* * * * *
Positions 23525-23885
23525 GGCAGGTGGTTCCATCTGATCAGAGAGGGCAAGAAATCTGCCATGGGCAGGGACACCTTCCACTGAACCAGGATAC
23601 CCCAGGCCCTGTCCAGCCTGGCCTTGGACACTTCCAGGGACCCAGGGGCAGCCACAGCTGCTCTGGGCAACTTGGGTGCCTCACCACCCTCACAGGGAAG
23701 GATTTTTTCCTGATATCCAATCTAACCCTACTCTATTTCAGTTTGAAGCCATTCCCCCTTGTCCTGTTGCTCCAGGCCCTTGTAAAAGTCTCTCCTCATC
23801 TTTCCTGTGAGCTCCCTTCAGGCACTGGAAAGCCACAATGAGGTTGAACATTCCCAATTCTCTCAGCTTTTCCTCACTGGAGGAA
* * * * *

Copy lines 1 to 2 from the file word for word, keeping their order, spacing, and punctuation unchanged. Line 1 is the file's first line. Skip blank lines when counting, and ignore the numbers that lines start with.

Positions 23525-23885
23525 GGCAGGTGGTTCCATCTGATCAGAGAGGGCAAGAAATCTGCCATGGGCAGGGACACCTTCCACTGAACCAGGATAC